Migrant’s farm hell

Before she came to Australia, Debbie* dreamt of walking along the beach holding hands with her future husband and having a cuppa at a quiet coffee shop.

That’s how he told her their life would be when they were still courting via Skype after being introduced by Debbie’s sister six years ago.

None of that happened.

Instead, Debbie often found herself hungry and “treated like a slave” by the man she fell in love with.

“Years passed (and) there was no beach, there were no coffee dates because he was ashamed to introduce me to people,” the now 59 year-old mother said.

She met him face-to-face in 2012 when he flew to her South East Asian home.

“I liked him because I thought he was family-oriented… he called his parents twice a day,” Debbie, said of the man she would marry in 2015.

Earlier in the relationship, he showed he was serious.

He asked her to close her small business in her home country and said he would support her financially.

In 2015, Debbie and her son flew to Gippsland so she could get married. He took them to his farm.

However it wasn’t long before she saw what lurked inside the older man she thought would make a good life partner.

“He didn’t feed me and he hid food from me,” she said.

“When we (were) out, he would disappear and come back with marks of food around his mouth.”

Debbie said the only time she ate a decent meal was when her sister came to visit her at her husband’s farm.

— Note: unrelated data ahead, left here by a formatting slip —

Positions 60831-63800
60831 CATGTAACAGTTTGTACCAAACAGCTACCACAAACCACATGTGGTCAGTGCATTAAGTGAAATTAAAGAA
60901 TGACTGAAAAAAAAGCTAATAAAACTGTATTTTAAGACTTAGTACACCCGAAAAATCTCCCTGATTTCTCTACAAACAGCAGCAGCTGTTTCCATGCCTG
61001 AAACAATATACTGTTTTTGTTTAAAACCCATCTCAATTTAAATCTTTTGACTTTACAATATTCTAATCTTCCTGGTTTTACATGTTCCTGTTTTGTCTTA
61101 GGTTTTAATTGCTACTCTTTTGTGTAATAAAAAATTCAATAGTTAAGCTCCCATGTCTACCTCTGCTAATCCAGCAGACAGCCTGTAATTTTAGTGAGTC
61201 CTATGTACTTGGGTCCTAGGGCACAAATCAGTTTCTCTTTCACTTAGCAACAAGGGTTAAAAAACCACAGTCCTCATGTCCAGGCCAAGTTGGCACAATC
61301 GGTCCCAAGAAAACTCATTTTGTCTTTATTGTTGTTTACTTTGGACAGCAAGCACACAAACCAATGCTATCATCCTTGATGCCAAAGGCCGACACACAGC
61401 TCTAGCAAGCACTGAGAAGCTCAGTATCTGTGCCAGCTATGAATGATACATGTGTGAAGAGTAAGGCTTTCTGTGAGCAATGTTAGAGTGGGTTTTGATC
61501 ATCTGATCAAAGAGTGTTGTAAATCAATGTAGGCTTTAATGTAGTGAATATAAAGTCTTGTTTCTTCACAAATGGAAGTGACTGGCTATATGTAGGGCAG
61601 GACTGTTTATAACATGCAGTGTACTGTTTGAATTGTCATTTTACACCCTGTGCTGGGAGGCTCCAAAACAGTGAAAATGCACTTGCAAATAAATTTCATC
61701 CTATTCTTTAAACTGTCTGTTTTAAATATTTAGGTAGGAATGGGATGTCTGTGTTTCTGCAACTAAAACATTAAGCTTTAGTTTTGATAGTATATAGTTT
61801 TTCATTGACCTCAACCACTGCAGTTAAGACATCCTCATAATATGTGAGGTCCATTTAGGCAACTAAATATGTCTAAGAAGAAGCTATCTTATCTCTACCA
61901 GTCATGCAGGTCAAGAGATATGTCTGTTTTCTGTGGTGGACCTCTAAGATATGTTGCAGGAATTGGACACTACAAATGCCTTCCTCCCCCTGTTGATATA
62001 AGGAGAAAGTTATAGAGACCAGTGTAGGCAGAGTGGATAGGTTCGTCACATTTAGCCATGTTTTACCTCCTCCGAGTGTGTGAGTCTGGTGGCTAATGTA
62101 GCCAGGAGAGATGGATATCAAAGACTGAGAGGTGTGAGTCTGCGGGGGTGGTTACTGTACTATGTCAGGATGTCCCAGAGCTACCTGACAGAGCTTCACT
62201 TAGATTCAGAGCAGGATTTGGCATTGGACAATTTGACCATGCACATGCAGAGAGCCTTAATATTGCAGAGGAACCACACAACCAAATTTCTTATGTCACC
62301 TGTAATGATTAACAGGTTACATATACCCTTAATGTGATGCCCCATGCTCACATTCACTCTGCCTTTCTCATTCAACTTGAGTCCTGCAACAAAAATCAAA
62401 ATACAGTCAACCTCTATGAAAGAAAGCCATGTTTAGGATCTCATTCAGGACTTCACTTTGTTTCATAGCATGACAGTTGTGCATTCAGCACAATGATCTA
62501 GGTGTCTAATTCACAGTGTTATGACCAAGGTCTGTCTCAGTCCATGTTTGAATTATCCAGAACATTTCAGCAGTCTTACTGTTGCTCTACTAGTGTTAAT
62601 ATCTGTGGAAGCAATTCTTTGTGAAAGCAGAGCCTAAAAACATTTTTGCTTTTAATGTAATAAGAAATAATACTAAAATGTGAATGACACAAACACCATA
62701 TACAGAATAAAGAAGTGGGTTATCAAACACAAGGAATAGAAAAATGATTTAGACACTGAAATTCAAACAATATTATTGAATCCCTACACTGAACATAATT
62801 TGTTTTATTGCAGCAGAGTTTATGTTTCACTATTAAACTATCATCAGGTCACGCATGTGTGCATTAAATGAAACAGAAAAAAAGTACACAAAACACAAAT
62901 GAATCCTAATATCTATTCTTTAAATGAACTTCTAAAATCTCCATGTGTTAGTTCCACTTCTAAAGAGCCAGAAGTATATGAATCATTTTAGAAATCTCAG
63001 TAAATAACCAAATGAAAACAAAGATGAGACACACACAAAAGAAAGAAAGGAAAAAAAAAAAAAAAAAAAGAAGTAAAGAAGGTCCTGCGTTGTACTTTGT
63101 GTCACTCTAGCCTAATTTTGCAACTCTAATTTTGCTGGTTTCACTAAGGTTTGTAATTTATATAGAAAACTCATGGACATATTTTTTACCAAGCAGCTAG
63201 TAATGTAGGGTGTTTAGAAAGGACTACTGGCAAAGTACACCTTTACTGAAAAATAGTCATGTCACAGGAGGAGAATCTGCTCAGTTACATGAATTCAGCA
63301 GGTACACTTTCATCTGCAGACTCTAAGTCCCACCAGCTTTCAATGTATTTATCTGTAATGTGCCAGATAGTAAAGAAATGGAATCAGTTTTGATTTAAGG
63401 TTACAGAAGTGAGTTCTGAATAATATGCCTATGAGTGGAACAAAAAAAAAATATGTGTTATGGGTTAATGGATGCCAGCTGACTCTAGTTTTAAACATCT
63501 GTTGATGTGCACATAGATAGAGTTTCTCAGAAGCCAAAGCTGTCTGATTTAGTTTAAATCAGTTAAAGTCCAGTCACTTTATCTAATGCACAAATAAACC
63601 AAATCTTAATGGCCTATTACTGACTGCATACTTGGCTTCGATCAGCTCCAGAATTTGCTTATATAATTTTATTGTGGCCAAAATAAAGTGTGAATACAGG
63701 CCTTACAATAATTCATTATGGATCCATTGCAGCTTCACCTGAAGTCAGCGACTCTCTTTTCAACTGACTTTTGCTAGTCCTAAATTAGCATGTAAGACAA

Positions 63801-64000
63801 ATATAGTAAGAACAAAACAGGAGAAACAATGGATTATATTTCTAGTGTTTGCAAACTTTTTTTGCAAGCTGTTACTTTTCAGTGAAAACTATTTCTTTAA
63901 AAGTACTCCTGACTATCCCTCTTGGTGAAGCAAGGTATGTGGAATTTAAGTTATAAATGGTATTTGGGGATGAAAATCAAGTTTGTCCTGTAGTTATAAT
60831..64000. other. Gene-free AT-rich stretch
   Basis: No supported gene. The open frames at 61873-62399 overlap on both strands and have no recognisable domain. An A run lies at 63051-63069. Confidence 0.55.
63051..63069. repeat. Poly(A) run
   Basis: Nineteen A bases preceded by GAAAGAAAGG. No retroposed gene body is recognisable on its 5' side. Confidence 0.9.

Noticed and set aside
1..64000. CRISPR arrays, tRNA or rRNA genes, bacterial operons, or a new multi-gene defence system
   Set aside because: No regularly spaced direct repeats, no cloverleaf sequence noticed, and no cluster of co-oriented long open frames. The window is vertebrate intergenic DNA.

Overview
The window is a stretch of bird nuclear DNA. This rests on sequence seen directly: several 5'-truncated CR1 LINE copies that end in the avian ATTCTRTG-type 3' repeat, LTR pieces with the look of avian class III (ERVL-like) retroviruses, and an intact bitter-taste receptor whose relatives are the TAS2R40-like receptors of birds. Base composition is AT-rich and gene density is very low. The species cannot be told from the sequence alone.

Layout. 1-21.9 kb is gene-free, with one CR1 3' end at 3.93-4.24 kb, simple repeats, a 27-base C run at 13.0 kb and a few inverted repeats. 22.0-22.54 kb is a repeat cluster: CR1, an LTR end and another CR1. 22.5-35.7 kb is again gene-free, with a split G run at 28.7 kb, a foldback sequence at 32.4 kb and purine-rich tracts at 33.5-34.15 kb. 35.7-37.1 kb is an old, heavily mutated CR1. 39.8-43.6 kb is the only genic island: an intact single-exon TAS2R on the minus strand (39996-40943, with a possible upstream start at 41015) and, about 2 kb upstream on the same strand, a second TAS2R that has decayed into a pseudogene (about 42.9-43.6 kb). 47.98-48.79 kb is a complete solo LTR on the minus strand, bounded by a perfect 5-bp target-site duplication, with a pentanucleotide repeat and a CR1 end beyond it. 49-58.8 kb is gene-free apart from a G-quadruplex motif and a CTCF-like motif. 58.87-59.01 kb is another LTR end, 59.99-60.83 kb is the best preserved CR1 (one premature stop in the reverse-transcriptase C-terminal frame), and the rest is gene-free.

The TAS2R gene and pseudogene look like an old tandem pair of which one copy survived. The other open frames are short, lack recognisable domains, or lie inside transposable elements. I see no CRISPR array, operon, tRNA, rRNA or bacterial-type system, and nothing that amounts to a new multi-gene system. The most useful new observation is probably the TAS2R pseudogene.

“I felt like a pauper desperate for food,” she said tearfully, adding she had survived on bread, fruit and coffee most of the time.

Her husband forced her to work on the farm, pulling weeds and never offered food.

“I had calloused knees from kneeling, it was really hard.”

There was alleged sexual abuse too – an issue she felt too ashamed to talk to anyone about.

“I didn’t realise I was being abused because we were husband and wife,” she said.

“I loved him so I thought he would change.”

Debbie had no access to the outside world as her husband refused to provide her with mobile phone credit and would not leave her money or the keys to their home. She felt trapped.

That changed when an argument prompted her son to intervene and her husband responded by pushing him.

Debbie reported the incident to police who advised her to immediately cease contact with her husband.

Gippsland Multicultural Services director Lisa Sinha said family violence was different across cultures and many women who came from migrant backgrounds were “very fearful of reaching out to police or to other service providers and would not see this as an appropriate or safe response to their experience”.

“They may have very different concepts of what constitutes family violence and there may be pressures from their family in the country they left to make the marriage a success,” Ms Sinha said.

Today, Debbie is starting her journey towards healing, living in a temporary home with her son.

*Not her real name